Naperville guitarist for Lucky Boys Confusion dies
Editor's note: This story was updated to correct the location of the wake and funeral. The wake and funeral will be at Grace Pointe Church, 1320 E. Chicago Ave., Naperville.
In a way, Lucky Boys Confusion guitarist Joe Sell was a simple man.
He loved reading and relaxing with friends and had an ear for musical tone so strong it was beyond perfect pitch, the band's lead singer, Stubhy Pandav, said.
Sell, of Naperville, died Tuesday night. He was 33.
"He was brilliant. He was extremely well-read," Pandav said about his longtime friend and bandmate. "He found happiness in the smallest things, from gummy candy to Harry Potter books. He was a simple man when it came down to that."
One of his four sisters, 27-year-old Jackie Sell, on Wednesday described her brother as "a total nerd in disguise of this rock star."
"He was so down-to-earth, you could talk to him about anything," she said. "He had a thing for the underdog, so he clicked with people who were outcasts."
Sell had been in the hospital with pancreas problems about two or three months ago, but Pandav did not immediately know what caused the guitarist's death. Jackie Sell said her brother struggled with addictions over time, but "was trying his hardest" to overcome them.
"We knew that he was sick, but we also saw how much he was getting better," Pandav said.
As fans of Lucky Boys Confusion posted "rest in peace" messages online, Pandav said Sell should be remembered for his musical talents.
He was one of five members of the punk band that got its start in 1997 playing small gigs near its members' hometowns of Naperville and Downers Grove before gaining a record deal and national recognition.
Largely self-taught, Sell built on piano skills he practiced growing up and learned to play guitar by attempting songs by favorite bands Guns N' Roses and Led Zeppelin. At family gatherings, he would lead singalongs and play any song requested on command, his sister said.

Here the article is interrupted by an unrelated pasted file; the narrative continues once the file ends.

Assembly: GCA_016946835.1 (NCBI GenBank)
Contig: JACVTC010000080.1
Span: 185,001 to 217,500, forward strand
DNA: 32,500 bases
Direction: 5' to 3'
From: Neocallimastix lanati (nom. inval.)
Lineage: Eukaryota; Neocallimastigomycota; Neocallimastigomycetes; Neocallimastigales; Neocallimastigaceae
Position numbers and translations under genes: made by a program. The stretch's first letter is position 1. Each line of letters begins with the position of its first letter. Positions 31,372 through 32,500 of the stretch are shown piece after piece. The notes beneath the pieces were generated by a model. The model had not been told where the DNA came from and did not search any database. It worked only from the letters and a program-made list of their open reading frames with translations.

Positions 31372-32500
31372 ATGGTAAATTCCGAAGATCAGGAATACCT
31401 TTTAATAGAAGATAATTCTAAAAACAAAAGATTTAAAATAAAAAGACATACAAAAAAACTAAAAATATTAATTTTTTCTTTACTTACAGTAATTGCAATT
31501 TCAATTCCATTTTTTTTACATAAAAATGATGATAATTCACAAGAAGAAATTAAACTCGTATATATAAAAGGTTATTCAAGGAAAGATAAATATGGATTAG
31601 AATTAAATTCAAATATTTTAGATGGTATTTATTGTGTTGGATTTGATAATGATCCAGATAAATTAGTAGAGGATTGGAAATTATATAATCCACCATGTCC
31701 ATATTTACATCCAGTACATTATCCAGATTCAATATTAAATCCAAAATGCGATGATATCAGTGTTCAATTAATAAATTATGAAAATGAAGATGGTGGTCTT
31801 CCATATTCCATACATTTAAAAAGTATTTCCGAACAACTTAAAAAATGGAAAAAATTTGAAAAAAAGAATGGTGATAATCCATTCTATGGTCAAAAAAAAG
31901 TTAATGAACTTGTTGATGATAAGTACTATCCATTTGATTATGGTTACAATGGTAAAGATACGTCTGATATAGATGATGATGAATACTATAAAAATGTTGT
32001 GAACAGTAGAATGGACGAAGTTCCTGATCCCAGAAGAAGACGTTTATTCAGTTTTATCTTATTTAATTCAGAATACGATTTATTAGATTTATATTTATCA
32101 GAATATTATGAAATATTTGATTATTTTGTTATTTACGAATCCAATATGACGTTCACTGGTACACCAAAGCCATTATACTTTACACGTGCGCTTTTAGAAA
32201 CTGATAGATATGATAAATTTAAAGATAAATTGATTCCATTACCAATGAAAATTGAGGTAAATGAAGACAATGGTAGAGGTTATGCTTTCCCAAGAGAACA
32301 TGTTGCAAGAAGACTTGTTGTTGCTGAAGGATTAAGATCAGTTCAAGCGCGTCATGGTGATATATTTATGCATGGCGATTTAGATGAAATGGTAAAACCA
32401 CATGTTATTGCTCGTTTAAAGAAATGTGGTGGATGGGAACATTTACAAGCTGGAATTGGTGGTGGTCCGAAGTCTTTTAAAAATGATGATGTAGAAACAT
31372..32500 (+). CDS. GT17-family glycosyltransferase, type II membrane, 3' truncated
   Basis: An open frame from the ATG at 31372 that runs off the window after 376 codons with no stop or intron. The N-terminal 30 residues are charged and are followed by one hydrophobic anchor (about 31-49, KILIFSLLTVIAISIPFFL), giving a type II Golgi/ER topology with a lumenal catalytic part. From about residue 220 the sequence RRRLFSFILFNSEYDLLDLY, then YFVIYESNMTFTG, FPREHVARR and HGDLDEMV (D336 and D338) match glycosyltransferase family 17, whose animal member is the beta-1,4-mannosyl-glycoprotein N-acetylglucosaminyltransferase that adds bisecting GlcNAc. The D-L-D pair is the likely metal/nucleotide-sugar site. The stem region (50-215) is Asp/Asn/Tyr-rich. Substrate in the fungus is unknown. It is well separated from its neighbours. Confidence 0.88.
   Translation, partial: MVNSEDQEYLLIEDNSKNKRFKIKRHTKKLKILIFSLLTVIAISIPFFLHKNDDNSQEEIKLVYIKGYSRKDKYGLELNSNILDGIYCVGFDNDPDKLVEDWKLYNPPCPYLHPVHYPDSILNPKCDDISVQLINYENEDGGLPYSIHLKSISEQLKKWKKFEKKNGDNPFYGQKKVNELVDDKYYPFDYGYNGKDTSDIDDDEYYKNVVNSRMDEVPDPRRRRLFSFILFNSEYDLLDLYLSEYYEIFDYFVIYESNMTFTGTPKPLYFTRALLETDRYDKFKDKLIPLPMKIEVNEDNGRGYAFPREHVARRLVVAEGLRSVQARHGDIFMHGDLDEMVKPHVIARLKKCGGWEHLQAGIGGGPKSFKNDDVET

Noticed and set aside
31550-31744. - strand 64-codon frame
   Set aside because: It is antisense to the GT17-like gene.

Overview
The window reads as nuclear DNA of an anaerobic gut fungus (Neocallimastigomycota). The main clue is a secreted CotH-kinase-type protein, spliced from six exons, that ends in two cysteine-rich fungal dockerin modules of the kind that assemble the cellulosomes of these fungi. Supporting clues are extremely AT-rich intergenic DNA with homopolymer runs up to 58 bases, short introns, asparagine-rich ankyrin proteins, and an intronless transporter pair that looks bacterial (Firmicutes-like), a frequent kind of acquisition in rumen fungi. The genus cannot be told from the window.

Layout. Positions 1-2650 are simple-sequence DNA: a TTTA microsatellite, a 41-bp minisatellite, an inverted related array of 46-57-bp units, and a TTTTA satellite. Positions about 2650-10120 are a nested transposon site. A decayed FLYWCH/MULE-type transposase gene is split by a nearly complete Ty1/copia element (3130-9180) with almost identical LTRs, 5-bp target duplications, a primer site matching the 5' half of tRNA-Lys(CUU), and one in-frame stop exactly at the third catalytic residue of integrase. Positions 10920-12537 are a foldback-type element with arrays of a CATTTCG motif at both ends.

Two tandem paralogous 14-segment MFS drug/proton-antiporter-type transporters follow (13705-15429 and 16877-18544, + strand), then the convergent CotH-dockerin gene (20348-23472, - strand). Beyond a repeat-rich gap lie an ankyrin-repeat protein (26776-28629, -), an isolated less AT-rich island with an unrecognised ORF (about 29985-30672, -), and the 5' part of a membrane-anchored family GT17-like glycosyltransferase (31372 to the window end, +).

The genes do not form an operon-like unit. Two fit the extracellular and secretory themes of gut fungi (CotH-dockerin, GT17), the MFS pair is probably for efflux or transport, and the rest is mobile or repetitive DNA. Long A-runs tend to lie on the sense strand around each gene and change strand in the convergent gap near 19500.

The band often would challenge his ability for recognizing musical notes by striking any key on a piano and asking him to tell its pitch and exactly how far it was from middle C — without looking. He always could do so, and quickly, Pandav said.
"I just want people to remember him for his amazing gift and ability," he said. "I want people to know how fast he was at coming up with parts. I'd play him a song, and he would already have his whole part written before I was done with the song."
While Pandav and Adam Krier of Naperville wrote most of Lucky Boys Confusion's songs, which include "Hey Driver," "Dumb Pop Song," and "One to the Right," Sell's creative guitar riffs added an extra layer that made the band's sound unique.
"Joe would add the swagger to the music," Pandav said. "Without that attitude, without that swagger, the songs wouldn't be Lucky Boys songs."
Sell graduated from Naperville Central High School and was attending College of DuPage when the band began its rise to punk fame. These days, Pandav said, Sell had just gotten a new place in Naperville and was awaiting a promotion at a new job.
"A beer, a book and good friends" always made Sell a happy guy, and Pandav said he seemed happy to be recovering from his illness during the band's most recent show April 28 in Urbana. Sell had been in rehab and Alcoholics Anonymous in the past, but Pandav said he did not know if drugs or alcohol contributed to his death.
Sell's family also did not know Wednesday what caused his death, only knowing he was found dead in Chicago on Tuesday night, his sister said.
A wake will be held from 6 to 9 p.m. Friday at Grace Pointe Church, 1320 E. Chicago Ave. in Naperville with a funeral service at 10 a.m. Saturday at the same location.
"If you knew him and he meant something to you," Sell's sister said, "then come out and celebrate him."
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